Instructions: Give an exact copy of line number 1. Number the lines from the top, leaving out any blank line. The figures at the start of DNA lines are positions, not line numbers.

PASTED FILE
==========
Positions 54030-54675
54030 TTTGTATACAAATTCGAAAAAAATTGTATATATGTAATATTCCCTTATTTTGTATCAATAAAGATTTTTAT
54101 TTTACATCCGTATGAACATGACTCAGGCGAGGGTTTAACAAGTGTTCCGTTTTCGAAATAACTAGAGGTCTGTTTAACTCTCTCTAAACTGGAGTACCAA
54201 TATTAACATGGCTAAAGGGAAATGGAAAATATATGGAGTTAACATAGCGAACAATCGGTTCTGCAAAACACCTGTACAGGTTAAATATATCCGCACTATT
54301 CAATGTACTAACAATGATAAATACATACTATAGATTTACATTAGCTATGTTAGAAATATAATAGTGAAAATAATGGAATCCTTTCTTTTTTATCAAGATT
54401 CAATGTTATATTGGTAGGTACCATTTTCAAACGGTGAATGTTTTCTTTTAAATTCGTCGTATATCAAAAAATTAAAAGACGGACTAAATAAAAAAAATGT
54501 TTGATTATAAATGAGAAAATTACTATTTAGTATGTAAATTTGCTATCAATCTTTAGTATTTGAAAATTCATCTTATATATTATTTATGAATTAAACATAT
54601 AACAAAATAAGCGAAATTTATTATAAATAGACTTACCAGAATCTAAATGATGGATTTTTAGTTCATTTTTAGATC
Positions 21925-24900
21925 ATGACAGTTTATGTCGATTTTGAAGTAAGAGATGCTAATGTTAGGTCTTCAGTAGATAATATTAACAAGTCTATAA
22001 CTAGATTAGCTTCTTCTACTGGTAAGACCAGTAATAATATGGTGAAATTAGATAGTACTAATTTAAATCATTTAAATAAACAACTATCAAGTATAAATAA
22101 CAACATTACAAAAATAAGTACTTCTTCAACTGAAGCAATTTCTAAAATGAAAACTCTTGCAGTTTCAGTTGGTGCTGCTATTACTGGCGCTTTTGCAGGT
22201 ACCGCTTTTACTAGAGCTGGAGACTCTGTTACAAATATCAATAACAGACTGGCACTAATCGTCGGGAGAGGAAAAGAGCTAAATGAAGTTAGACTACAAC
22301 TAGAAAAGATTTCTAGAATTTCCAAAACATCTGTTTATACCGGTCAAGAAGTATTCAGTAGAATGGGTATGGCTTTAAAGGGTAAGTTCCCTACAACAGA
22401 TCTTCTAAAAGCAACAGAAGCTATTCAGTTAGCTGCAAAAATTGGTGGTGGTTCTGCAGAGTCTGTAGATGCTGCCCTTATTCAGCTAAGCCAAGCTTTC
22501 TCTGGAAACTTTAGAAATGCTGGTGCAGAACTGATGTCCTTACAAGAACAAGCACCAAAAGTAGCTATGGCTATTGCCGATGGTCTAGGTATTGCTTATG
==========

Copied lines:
Positions 54030-54675